The St. James Senior Center is scheduled to close it’s doors following the results of the most recent city council meeting on Monday, September 11.

The council voted not to accept service agreements proposed on behalf of the senior center, as well as service agreements put forth by the St. James Chamber of Commerce and the Firehouse Coffee Shop. Each of these service agreements proposed receiving funds from the city in exchange for the services they offer in order to help offset the cost of utilities.

Prior to a council vote in May of last year, according to St. James City Administrator Harold Selby, the organizations that operate out of city-owned buildings, held lease agreements with the city.  They agreed to pay rent; but utility fees would be absorbed by the city. The council voted last year for the tenants to be responsible for utility payments.

Ramona Rinehart, director of the St. James Caring Center, assumed administration duties of the senior center in December of 2015. She said they received notification of the vote in the summer of last year. This information came to them after they received a grant in April to build a new senior center, having assessed the growing need for it in the community, and had their funds earmarked and locked to match the grant. According to Ramona, after the receiving the grant, the money was unable to be moved for other purposes.

“We received the grant, not knowing they (the city of St. James) were going to start charging utilities,” she explained. Once notified about the utility payment change, Ramona, along with representatives from the Chamber of Commerce and the managers of the Firehouse Coffee Shop attended the next council meeting to say they had not been notified of the vote until after the fact.

“We have no savings now, and we cannot pay $1000 a month in utilities,” said Ramona.

After each of the organizations spoke with the council, it was suggested they draft service agreements so the city could help offset the cost of their utility bills. The three entities arrived at the September 11 meeting with their proposals for the council to vote on as three separate ordinances.

The service agreement for the senior center proposed the building serve as a designated heat and cooling shelter during normal business hours, offering the general public air-conditioned relief and cool water during the hottest part of the day. It was also proposed the center serve as a disaster shelter as needed, as well as a meeting site for other local organizations. The center included its services of providing resources to seniors throughout the week, including providing fresh produce, exercise and education.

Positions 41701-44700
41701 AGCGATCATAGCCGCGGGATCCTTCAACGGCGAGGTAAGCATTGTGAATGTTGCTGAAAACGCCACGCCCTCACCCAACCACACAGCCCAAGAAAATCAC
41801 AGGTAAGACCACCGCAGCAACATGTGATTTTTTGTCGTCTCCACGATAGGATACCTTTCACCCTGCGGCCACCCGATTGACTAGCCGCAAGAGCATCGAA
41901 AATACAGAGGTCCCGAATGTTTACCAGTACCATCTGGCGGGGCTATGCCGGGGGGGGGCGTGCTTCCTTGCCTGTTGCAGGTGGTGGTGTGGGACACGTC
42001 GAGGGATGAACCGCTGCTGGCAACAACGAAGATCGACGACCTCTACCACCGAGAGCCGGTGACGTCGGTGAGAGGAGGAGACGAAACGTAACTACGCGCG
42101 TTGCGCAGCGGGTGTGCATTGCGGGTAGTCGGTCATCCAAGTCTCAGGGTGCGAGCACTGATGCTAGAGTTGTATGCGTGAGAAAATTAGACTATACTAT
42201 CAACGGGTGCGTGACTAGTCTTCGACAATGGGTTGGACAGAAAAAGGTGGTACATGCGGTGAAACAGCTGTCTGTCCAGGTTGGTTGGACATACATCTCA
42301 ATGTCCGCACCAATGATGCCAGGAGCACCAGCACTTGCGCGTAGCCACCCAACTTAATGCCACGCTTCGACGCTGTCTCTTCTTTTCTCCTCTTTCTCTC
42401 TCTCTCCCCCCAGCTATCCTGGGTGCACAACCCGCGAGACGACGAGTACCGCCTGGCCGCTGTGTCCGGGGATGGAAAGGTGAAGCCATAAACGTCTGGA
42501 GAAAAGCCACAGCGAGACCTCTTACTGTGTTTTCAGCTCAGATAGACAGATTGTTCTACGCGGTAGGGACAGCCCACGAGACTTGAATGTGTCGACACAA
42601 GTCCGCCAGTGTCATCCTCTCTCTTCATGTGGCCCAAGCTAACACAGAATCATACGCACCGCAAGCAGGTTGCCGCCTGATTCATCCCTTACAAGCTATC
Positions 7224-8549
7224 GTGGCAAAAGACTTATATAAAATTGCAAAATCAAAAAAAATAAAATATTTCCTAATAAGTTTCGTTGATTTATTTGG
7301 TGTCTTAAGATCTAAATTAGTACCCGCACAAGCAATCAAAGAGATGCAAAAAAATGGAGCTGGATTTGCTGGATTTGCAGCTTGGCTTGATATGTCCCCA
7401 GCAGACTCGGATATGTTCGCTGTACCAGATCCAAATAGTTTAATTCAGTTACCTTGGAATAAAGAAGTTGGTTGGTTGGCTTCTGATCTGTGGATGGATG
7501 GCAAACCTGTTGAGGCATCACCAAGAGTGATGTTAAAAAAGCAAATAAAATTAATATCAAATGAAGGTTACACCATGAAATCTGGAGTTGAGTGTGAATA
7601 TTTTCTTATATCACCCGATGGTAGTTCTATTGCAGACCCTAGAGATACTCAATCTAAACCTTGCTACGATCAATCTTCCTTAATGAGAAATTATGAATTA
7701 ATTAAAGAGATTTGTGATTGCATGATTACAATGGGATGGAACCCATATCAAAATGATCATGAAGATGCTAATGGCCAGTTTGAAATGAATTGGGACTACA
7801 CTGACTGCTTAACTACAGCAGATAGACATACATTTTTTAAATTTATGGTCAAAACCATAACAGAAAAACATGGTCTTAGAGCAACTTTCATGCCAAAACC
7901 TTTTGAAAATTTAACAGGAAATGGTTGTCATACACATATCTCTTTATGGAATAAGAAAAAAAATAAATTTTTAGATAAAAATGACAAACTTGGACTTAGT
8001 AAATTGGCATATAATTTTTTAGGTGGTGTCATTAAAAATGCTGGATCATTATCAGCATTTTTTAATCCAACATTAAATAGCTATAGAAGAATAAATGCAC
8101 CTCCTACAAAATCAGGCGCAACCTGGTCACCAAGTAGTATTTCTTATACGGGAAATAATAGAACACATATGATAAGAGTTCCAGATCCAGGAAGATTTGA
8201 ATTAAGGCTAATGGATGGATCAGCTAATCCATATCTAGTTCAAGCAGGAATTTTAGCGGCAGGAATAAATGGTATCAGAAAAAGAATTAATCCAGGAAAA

During the meeting, the council was divided and with one member missing, none of the ordinances were passed.

The common argument made by opposing members of the council was that everyone in the city needed to be treated fairly, and they could not offer select organizations special treatment. Council members in favor of the service agreements claimed the three non-profits offered valuable services to the city and should be supported. The majority of the council voted 4-3 in favor of the service agreements, however ordinances require five votes in favor to pass.

Clifton Parker, president of the St. James Chamber of Commerce, said with their proposal rejected, they are faced with, at minimum, double their current expense on their building.

“If the three entities involved were individuals or for-profit businesses, I could understand,” Parker said in an email. “But we are talking about the Chamber of Commerce, Caring Center and Firehouse Coffee Shop—there’s a difference between these three entities and the typical individual or business.”

Harold Selby said the organizations have an opportunity to present new service agreements to the council at an upcoming meeting.

“What I’m hoping is, they bring a new service agreement back and we do it again,” he said.

When asked, Ramona Rinehart said she didn’t know if it would do any good. She added that she may not always agree with some council members’ reasoning, but knows they are trying to be fair.

“I respect those men,” she said.

Ramona recently sent a letter to the City of St. James, explaining that under the burden of the new utility bill, the senior center will be unable to keep it’s doors open, and will vacate the facility on October 31. In the letter, she explains again how the funds they have, are locked into the grant that was awarded prior to the council vote to implement the utility bills and cannot be reallocated.

“As stated in the council meeting, it is impossible for the senior center to pay a utility bill that is averaging nearly $1000 per month,” the letter reads. Ramona also stated in her letter, as well as in an interview, the senior center receives three separate readings on their electricity meter each month, leading to further confusion when paying the bill.

The letter continues to read, “As we can only project the utility fees will continue to climb during the winter months, we are without any other choice but to vacate, based upon your decision.”

The St. James Senior Center began in the early 1970’s as the first senior center in the state of Missouri, according to Ramona. The center initially operated out of a local church before entering into an agreement with the city and moving into their current building.

“It is disheartening to see that our seniors are no longer receiving the support that was once a priority for our city,” Ramona writes.

The Rolla Daily News will be following this story and will provide updates as more developments occur.